Traditional music on the accordion (Johnny Og Connolly)and banjo(Brian McGrath). Recorded in 1998.
need the notes for homage to rooney badly
brillant cd without a doubt its one of the best
Johnny Og is Johnny’s senior’s son and plays the slightly larger two-row button accordion with a beautiful fluent, light touch. The great Joe Burke was one of his early influences. Virtuoso banjo player Brian McGrath, one of the founders of Four Men and A Dog, currently plays in Sean Keane’s Band and At The Racket. He and Johnny Og have played together for years; there’s both tightness and an easy give and take in their duo playing. Distinguished accompanists here too, James Blennerhasset on cello and double bass, Eugene Kelly and Peter O’Hanlon on guitars and McGrath on piano. The title is apt. Several of the tunes are recent compositions by, among others, Charlie Lennon and Johnny Og himself, whose fine, intricate tunes include the lovely set of jigs Poirt Inis Bearachain(also featured on his father’s CD) and named after the now uninhabited Island off the Connemara coast, where Johnny Connolly Snr was born John Neilson
The Living Tradition
All are played with gusto and the box and banjo keep each other company with microsecond-precise timing, producing an overall sound that positively throbs with vitality.
The Irish Voice
The full maturity of Irish banjo and box playing has never been demonstrated better.
Johnny plays with a fine sense of rhythm, but also very melodically with smooth execution, a light touch and nice ornamentation.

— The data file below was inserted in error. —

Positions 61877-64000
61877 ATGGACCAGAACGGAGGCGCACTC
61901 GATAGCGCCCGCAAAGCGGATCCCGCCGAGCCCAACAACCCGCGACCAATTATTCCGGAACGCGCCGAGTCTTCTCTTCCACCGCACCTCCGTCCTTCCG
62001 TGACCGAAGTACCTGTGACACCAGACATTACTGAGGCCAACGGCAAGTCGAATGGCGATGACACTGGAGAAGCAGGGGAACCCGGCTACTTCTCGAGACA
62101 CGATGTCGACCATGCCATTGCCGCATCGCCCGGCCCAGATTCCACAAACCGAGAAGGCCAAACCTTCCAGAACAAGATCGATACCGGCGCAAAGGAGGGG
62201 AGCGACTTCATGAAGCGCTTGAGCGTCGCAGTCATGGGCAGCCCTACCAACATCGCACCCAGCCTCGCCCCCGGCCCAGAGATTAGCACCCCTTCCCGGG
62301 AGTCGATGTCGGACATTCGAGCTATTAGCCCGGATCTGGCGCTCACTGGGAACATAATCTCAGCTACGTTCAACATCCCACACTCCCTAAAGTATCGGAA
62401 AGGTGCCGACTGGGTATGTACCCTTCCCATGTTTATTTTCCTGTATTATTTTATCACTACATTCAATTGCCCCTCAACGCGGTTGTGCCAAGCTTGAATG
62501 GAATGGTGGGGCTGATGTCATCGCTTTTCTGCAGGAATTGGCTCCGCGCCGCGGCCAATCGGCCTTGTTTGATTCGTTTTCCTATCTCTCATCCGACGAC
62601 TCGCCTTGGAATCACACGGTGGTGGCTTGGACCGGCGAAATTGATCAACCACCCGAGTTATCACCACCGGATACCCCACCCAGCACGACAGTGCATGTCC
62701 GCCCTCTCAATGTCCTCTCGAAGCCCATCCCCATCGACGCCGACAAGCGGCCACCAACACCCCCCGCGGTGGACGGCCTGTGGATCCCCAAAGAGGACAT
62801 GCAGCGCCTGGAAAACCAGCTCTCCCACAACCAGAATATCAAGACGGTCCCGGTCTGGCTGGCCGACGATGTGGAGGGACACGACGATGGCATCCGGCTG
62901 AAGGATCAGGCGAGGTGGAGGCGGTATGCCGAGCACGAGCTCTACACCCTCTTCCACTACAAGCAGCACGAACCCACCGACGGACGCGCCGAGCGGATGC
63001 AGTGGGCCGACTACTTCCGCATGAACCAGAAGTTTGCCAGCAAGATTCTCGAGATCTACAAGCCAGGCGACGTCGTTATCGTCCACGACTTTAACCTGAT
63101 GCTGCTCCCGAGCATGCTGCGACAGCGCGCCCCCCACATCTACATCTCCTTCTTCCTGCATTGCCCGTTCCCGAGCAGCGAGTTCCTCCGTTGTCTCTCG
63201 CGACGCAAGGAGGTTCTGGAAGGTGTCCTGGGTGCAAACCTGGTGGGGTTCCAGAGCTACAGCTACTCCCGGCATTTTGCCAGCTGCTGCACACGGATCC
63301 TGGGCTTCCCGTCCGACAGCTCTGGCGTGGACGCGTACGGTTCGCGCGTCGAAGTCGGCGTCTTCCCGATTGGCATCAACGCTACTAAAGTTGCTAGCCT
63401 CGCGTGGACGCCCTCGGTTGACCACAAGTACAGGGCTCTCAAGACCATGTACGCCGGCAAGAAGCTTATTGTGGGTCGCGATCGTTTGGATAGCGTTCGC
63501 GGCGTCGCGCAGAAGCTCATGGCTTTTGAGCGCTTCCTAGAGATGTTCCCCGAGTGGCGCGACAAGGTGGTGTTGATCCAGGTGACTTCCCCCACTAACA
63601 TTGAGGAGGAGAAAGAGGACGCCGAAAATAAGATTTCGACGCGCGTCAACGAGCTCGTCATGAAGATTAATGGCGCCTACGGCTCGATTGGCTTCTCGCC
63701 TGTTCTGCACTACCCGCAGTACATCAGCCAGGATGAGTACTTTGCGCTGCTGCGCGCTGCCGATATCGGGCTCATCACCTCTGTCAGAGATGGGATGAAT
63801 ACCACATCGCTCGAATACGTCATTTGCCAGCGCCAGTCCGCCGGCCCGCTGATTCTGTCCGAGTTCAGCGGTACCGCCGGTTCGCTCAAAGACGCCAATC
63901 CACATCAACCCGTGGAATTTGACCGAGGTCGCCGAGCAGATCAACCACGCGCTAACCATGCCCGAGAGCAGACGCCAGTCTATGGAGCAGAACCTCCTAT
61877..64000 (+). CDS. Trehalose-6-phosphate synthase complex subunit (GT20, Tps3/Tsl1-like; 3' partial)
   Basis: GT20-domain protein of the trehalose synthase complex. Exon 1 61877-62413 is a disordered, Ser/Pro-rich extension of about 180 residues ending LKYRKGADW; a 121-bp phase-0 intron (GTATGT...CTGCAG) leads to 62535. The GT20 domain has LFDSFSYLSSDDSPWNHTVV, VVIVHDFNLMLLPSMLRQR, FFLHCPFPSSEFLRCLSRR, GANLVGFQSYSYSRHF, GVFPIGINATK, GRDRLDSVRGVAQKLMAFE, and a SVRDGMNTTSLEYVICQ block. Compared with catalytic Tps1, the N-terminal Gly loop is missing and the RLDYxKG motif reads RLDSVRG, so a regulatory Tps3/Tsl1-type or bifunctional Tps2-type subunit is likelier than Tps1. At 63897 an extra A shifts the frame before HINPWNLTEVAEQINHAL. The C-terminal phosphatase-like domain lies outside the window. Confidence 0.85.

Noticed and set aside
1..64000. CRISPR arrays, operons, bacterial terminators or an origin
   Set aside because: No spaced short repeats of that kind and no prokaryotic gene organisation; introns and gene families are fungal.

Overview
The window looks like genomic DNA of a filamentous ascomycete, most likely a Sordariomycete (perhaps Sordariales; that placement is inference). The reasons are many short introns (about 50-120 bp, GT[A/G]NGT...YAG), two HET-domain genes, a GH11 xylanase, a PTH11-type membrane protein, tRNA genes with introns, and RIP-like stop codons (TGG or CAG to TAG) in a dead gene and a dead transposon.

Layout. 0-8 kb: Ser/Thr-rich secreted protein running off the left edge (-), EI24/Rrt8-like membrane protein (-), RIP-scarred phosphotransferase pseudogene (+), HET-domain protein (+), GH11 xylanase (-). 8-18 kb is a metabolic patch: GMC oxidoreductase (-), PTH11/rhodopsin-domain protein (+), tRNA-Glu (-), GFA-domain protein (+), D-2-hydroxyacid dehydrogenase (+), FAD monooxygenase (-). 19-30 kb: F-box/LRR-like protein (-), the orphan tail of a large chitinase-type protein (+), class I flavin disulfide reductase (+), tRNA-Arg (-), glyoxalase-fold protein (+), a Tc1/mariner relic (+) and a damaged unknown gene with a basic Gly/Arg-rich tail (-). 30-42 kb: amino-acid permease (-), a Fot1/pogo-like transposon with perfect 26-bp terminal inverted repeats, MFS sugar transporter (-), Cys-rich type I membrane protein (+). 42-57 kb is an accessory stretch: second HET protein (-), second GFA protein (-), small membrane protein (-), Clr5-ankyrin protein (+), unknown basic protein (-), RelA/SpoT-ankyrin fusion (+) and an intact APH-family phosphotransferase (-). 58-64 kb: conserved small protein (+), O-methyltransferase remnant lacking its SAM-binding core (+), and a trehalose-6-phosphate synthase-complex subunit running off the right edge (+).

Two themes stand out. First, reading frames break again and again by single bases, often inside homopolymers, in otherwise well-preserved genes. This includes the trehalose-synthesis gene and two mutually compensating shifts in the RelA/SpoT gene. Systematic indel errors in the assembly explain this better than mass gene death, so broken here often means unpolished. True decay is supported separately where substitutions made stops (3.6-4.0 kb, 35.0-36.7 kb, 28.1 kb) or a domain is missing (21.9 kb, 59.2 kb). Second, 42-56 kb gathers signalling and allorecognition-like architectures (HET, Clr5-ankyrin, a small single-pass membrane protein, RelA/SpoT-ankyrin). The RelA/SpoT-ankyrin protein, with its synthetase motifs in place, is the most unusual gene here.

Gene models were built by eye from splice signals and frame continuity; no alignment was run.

Good honest playing of the highest order. Johnny Og’s strong, yet sensitive, accordion style combines perfectly with Brian’s crisp banjo picking
An album which mixes freshness and spontaneity with professionalism that is their second nature.
The Living Tradition
Johnny Connolly’s debut album An tOile n Aerach received fulsome plaudits in the pages of this magazine, which rated it one of the musical highlights of its year of release, 1991. This pair of welcome new offerings from Cl
It’s a lovely album to listen to. Both musicians play very well together and there is a nice selection of tunes too.
The Happy Hornpipe
One of my top fifty favorite trad albums, easily! Nice box/banjo combination with an old-fashioned but not outdated sound.
The tune The Happy Hornpipe (track 4) is in the database here:
(The details link takes you to a different tune entirely.)
The 2 reels on track 9 are compositions of Charlie Lennon. Neither have been posted here yet, despite a link coming up for "Mountain Dew".
this album is just too good
The Maid In The Meadow
the very first tune on this album is called "The Maid In The Meadow" transposed up to A from the version listed on the session in G:
Re: Dreaming Up The Tunes—Tune ID, track 1
On track 1, there is a 3rd tune not named, very familiar…Title, anyone? Love the whole cd.
Re: Dreaming Up The Tunes
Just listened to the whole of track #1 - 2 jigs only, both listed above, unless your CD is different.